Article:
In addition to going to the polls Tuesday and picking a new governor, lieutenant governor, a host of new members of the House of Representatives, and re-electing one of their two senators, California voters also soundly defeated a push to increase rent control in the state.
On Tuesday, voters in California voted down Proposition 10, which would have repealed the Costa-Hawkins Rental Housing Act. The Costa-Hawkins Act, which was passed in 1995, limits the use of rent control in the state.
Proponents of Prop 10, which included the California Democratic Party, the California Nurses Association, the California Teachers Association, and the ACLU of California, said that the measure would give cities the ability to establish rent control, thereby protecting renters against the significant affordability issues currently plaguing the Golden State.
But despite strong support from those groups and others, the measure was defeated by a nearly 2-to-1 margin. According to the California Secretary of State, 61.7% of the voters voted against repealing Costa-Hawkins, while just 38.3% voted for it.
According to CNBC, the fight over the measure brought in serious cash from both sides.
More than $100 million was spent on the fight over Proposition 10, with opponents spending more than $76 million and backers shelling out about $26.2 million, according to state campaign finance records. The real estate industry, including major landlords operating in California, led the fight against the measure by donating significant amounts of money.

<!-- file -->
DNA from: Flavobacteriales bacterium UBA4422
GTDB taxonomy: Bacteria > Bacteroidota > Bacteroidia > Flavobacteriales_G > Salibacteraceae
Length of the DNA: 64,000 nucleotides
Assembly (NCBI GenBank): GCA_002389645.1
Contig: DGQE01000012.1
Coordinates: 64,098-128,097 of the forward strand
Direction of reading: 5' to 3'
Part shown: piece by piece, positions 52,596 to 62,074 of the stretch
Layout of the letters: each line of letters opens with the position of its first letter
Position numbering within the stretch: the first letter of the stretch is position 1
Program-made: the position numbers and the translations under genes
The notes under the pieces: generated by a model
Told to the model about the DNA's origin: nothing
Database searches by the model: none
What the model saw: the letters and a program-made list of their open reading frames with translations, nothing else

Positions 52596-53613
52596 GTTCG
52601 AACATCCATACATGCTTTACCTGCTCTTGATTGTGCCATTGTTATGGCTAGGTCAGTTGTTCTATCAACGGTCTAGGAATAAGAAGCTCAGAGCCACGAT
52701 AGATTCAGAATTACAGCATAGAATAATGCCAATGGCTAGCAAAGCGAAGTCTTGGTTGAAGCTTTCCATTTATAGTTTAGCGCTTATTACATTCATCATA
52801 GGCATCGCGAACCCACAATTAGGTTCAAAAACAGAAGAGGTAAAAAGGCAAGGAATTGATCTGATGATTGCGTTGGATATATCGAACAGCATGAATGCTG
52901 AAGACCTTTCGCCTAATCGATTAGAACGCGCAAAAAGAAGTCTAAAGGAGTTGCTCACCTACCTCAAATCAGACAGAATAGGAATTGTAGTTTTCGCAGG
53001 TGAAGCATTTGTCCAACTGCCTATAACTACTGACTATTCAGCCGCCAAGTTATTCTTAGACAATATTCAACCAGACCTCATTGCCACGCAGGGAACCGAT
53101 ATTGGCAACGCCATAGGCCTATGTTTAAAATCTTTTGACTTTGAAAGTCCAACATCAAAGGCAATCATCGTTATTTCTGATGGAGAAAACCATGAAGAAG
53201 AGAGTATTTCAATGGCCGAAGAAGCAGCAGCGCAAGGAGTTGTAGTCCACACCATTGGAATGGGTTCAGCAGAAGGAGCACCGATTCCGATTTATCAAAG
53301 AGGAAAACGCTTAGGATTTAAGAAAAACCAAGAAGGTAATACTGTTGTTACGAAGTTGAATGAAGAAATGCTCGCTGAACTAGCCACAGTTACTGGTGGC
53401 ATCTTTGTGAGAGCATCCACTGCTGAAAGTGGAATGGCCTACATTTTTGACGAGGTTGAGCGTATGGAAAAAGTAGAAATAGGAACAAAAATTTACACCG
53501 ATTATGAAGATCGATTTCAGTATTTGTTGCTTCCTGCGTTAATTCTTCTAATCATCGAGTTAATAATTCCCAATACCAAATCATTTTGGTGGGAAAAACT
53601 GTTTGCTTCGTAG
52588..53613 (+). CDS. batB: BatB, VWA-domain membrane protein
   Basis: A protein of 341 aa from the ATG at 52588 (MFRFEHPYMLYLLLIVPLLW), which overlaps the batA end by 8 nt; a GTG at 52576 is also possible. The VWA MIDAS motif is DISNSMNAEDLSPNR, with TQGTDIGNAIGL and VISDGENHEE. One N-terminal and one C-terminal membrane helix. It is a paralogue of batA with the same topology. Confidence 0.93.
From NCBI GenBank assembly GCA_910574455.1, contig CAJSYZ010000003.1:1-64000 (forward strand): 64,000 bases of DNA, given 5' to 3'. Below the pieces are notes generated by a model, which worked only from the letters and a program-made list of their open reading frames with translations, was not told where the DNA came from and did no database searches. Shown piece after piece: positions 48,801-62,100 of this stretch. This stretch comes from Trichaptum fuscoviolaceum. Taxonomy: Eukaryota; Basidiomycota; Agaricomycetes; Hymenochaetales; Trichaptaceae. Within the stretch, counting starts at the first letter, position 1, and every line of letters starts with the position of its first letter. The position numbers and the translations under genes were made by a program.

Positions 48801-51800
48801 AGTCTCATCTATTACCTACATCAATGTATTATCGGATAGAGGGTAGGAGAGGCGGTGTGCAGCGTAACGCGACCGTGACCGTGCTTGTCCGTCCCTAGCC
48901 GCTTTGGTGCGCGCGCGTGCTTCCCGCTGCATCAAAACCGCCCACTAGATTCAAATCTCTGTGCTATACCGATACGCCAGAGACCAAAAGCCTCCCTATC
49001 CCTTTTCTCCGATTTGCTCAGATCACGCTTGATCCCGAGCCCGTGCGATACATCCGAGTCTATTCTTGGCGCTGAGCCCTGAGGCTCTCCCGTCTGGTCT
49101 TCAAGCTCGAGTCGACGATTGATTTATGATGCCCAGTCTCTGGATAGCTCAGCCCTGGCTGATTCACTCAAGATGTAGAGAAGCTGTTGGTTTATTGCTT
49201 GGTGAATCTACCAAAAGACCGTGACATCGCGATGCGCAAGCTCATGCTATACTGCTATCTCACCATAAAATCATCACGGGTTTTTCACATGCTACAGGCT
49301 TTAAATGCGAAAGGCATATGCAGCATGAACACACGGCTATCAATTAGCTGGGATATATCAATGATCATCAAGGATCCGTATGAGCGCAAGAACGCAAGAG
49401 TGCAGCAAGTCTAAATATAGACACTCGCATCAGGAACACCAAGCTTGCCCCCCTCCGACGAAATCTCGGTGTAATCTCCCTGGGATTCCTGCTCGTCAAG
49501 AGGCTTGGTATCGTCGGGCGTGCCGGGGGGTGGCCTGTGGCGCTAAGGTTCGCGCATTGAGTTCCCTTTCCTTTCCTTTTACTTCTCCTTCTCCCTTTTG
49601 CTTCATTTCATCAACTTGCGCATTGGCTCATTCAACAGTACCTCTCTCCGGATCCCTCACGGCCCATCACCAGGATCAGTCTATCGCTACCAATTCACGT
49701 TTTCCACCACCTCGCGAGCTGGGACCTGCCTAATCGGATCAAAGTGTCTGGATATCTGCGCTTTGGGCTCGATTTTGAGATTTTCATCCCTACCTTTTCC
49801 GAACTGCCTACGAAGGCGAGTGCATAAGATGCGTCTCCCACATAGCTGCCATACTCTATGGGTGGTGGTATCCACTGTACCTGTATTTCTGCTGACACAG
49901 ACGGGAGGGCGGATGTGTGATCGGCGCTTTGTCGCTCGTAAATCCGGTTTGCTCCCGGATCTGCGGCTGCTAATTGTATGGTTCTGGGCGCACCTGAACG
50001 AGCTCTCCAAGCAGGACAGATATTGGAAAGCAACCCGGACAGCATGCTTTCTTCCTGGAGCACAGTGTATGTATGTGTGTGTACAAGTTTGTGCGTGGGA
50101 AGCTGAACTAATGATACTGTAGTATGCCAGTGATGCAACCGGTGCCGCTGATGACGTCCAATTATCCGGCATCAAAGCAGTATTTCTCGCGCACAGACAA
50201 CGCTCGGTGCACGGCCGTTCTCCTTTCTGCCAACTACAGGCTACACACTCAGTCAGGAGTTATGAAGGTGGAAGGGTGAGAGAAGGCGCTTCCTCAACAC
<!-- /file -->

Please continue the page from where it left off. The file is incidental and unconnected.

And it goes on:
A PAC affiliated with the California Association of Realtors contributed about $8 million to fight the ballot measure while more than $5 million apiece came from New York-based real estate private equity firm Blackstone Property Partners, Chicago-based apartment real estate investment trust Equity Residential, and Essex Property Trust, a California-based real estate investment trust.
While the measure’s supporters surely view the defeat as a setback in the fight over the state’s housing issues, an analysis from UBS argues that the proposition losing is actually the best thing for all involved.
“We view the defeat of Proposition 10 as a positive for a number of California constituents including landlords, the construction industry and tenants,” UBS Real Estate and Lodging Analyst Jonathan Woloshin said in a note.
“Although it might seem counter-intuitive to declare tenants winners following the defeat of a rent control initiative, we believe the potential for broader statewide rent control would have significantly limited new construction, thus further exacerbating the current lack of affordable rental housing,” Woloshin continued.
“This likely would have led to a scarcity value premium for existing buildings,” Woloshin concluded. “In addition, it is possible that the repeal of Costa-Hawkins could have led owners of rental units to convert their properties to condos or other forms of ownership, thus further shrinking the rental pool.”